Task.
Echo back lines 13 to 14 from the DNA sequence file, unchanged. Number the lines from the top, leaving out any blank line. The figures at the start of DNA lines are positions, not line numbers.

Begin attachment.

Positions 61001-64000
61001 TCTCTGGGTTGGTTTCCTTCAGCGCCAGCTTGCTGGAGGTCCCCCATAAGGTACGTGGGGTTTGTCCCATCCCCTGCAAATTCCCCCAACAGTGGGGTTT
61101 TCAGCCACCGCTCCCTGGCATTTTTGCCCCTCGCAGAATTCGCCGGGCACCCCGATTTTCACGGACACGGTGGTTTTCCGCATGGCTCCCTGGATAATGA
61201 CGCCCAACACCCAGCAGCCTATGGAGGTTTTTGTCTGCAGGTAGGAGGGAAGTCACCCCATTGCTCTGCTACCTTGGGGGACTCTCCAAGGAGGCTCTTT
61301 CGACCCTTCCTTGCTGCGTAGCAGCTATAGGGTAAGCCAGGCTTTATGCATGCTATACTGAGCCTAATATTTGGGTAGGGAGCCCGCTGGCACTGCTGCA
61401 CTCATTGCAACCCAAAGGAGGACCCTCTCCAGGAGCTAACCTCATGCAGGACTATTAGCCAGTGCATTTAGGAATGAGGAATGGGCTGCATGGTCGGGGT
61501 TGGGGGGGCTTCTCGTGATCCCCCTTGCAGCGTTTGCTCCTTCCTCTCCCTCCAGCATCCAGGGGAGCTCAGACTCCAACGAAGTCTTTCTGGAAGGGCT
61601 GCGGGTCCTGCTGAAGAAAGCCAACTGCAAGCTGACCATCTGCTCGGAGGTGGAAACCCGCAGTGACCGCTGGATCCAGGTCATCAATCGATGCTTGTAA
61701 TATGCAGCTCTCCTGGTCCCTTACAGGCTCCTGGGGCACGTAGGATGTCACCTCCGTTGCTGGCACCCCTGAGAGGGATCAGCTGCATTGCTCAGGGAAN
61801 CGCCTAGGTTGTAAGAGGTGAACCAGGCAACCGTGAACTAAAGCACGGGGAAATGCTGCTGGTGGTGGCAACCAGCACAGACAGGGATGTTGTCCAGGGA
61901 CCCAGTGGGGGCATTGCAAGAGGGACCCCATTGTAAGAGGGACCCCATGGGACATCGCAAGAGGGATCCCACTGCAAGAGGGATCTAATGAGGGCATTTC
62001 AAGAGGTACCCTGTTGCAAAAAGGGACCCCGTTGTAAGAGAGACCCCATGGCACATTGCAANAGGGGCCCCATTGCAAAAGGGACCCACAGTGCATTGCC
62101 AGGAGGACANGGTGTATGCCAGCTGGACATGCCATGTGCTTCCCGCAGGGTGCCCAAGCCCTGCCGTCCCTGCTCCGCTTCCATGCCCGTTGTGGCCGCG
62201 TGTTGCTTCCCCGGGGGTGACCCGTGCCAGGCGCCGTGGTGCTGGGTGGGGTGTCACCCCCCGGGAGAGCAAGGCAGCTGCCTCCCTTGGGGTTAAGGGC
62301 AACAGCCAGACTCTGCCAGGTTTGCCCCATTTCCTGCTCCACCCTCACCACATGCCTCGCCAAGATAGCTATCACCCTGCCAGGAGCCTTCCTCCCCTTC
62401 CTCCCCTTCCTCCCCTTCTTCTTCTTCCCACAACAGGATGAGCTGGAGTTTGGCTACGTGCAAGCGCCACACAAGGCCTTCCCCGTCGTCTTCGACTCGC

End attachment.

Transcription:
62101 AGGAGGACANGGTGTATGCCAGCTGGACATGCCATGTGCTTCCCGCAGGGTGCCCAAGCCCTGCCGTCCCTGCTCCGCTTCCATGCCCGTTGTGGCCGCG
62201 TGTTGCTTCCCCGGGGGTGACCCGTGCCAGGCGCCGTGGTGCTGGGTGGGGTGTCACCCCCCGGGAGAGCAAGGCAGCTGCCTCCCTTGGGGTTAAGGGC